The only thing that will change the culture of greed and dishonesty is a reversal of the policies of financial deregulation that produced it.

The CIS and social democracy

Readers may be familiar with the concepts of “subtweeting” and “vaguebooking”, referring to social media posts which are clearly aimed at someone in particular who is, however, unnamed. (There’s nothing specifically “new media” in this – the Oz does it pretty regularly, for example.)

I’ve just had the reverse experience. An article in the Guardian by Eugenie Joseph of the Centre for Independent Studies starts out by linking to my piece on a (partially) socialist utopia, also in the Guardian. I assumed, reasonably enough I thought, that Joseph would offer some kind of critique of my piece.

Reading on, however, it became clear that far from offering a critique, she hadn’t even read it. That at least saves me from the trouble of writing a detailed response. I’ll just note a few of the weakest points, and leave it at that.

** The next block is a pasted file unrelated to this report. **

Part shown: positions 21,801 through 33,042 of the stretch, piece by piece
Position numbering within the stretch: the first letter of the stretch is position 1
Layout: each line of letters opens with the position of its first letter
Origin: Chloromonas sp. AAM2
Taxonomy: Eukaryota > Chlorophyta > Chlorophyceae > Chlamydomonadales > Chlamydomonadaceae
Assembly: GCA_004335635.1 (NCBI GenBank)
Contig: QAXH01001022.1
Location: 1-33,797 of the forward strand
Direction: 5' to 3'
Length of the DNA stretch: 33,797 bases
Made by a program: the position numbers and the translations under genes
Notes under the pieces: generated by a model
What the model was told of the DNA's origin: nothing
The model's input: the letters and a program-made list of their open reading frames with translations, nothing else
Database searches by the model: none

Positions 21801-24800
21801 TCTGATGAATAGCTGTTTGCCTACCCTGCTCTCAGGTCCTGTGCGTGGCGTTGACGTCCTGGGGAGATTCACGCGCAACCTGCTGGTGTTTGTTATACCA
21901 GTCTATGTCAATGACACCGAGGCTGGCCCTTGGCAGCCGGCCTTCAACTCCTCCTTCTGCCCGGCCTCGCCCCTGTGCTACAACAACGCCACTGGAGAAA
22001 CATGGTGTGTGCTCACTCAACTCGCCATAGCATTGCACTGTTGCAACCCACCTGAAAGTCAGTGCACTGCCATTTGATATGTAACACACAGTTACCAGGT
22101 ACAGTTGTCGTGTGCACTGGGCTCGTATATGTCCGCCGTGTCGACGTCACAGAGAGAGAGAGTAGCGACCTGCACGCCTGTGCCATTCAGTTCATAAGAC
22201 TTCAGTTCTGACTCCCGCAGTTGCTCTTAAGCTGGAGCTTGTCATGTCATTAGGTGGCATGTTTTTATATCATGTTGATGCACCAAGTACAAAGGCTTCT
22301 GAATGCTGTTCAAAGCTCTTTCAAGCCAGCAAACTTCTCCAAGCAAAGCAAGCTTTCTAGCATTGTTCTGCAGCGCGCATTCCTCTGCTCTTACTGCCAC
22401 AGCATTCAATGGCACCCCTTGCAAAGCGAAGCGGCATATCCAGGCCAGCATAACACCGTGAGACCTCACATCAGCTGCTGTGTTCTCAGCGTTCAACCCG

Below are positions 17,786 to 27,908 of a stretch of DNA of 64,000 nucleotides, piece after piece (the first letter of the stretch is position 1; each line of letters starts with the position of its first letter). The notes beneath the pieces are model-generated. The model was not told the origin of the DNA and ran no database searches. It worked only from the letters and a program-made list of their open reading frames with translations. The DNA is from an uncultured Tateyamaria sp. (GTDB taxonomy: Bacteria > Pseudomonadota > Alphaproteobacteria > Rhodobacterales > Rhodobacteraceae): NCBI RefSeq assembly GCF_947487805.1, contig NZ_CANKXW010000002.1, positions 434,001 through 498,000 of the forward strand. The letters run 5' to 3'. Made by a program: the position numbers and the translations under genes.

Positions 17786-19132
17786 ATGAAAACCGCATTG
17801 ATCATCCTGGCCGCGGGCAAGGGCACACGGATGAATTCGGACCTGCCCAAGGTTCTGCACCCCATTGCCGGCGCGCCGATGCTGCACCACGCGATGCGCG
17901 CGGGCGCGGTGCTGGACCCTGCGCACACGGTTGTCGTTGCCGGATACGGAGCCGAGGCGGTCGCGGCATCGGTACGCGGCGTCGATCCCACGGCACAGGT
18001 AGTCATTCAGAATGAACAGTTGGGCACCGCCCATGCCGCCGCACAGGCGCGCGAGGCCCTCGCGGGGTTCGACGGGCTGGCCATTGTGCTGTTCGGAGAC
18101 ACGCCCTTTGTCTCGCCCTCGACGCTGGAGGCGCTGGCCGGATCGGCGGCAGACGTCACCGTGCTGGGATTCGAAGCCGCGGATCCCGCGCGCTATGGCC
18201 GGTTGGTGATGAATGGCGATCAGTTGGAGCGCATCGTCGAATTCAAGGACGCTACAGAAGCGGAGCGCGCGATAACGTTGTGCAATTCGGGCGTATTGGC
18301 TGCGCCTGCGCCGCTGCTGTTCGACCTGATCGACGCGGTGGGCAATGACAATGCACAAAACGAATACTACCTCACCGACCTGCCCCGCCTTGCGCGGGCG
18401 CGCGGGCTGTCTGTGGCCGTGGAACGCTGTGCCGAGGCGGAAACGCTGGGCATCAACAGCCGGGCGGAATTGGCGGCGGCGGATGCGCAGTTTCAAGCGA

Most obviously, Joseph and the CIS want to have it both ways: when playing defence, she ascribes to capitalism all the good things that have occurred in the last 200 years, , even though social democratic governments and public institutions played a central role in many of them. But the rest of the time, the CIS interprets the term “capitalism” in terms of free markets and a minimal state. This kind of bait and switch has been christened, the Two-Step of Terrific Triviality by my Crooked Timber co-blogger John Holbo.